On all the Classic sub-trim, the automatic transmission will add $1,500 to the base price, but it won't cost extra on the remaining sub-trims. It's possible to spend just under $50,000 on a fully loaded JCW Hardtop Iconic with all the options, but that's way more than anyone should be spending on a Mini hatchback.
The 2021 Mini John Cooper Works Hardtop sits above the regular Cooper/Cooper S and comes in three sub-trims: Classic, Signature, and Iconic. All versions have a 228-hp 2.0-liter turbocharged four-cylinder engine and send power to the front wheels via either a standard six-speed manual or an optional eight-speed automatic. A sport-tuned suspension is configured for better responsiveness.
The Classic's specs include 17-inch alloy wheels and LED headlights, along with a body-color roof and mirrors. Its sport seats are trimmed in a mix of Dinamica and cloth. The cabin features a six-speaker sound system, a 6.5-inch touchscreen, manual air conditioning, and safety gear like rear parking sensors.
Moving up a step to the Signature brings with it additional color choices, the availability of Apple CarPlay, along with an available digital instrument cluster, dual-zone climate control, and heated front seats.
Finally, the Iconic comes with 18-inch alloy wheels, navigation, Apple CarPlay, leather-upholstered seats, and a Harman Kardon sound system.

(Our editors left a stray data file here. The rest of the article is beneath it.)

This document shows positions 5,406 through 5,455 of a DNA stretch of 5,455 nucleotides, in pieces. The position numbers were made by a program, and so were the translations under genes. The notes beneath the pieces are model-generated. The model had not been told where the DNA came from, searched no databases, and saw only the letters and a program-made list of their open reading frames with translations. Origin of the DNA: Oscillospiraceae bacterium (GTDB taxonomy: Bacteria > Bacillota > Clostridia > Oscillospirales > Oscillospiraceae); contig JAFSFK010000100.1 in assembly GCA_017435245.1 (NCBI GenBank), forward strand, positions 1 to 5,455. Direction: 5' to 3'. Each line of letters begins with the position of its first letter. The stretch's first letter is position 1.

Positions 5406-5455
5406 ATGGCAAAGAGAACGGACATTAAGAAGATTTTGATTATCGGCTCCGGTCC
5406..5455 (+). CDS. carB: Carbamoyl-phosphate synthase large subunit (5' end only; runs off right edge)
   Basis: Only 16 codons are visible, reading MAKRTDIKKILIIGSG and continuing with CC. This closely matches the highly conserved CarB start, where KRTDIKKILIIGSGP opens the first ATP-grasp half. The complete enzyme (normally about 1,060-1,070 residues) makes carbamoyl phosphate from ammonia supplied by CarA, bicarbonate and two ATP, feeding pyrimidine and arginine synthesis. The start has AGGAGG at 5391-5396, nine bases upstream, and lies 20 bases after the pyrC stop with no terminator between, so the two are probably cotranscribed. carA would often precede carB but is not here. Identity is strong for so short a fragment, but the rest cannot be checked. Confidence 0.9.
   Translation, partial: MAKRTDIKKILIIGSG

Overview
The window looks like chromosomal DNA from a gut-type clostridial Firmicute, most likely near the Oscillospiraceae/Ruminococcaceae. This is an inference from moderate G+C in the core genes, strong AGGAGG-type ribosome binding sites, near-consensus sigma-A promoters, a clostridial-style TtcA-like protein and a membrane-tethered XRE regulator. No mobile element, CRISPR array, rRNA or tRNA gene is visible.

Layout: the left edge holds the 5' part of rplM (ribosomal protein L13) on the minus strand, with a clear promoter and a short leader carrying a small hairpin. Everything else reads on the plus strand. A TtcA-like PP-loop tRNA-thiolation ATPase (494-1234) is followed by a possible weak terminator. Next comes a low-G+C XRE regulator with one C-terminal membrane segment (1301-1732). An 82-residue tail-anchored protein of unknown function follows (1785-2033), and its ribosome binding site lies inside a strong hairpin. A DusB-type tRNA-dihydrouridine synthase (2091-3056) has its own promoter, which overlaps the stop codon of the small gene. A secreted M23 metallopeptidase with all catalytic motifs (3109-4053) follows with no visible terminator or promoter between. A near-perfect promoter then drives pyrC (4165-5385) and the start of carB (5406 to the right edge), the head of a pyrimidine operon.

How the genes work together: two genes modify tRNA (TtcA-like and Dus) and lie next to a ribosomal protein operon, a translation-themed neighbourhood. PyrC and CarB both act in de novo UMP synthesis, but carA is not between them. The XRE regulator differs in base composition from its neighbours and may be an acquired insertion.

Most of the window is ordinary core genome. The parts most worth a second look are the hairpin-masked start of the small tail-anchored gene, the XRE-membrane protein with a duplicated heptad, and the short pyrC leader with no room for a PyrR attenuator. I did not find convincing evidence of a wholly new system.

The 2021 John Cooper Works Hardtop range offers a few upgrades to further customize your purchase. The base Classic sub-trim has the least options available, with no packages at all. However, you can add SiriusXM satellite radio for $300 and heated front seats for $500.
On the mid-range Signature, there's more choice. The $1,750 Premium Package includes power-folding exterior mirrors, 18-inch JCW two-tone cup spoke wheels, SiriusXM, and a Harman Kardon sound system. Meanwhile, the $2,000 Signature Upholstery Package avails a range of trim and color choices for the cabin. For 2021, the Touchscreen Navigation Package with a digital instrument cluster is available at this level for $1,000.
The priciest 2021 JCW Hardtop, the Iconic, comes with fewer options but the most noteworthy upgrade is the Driver Assistance Package at $1,000. It adds front park distance control, a parking assistant, and active cruise control.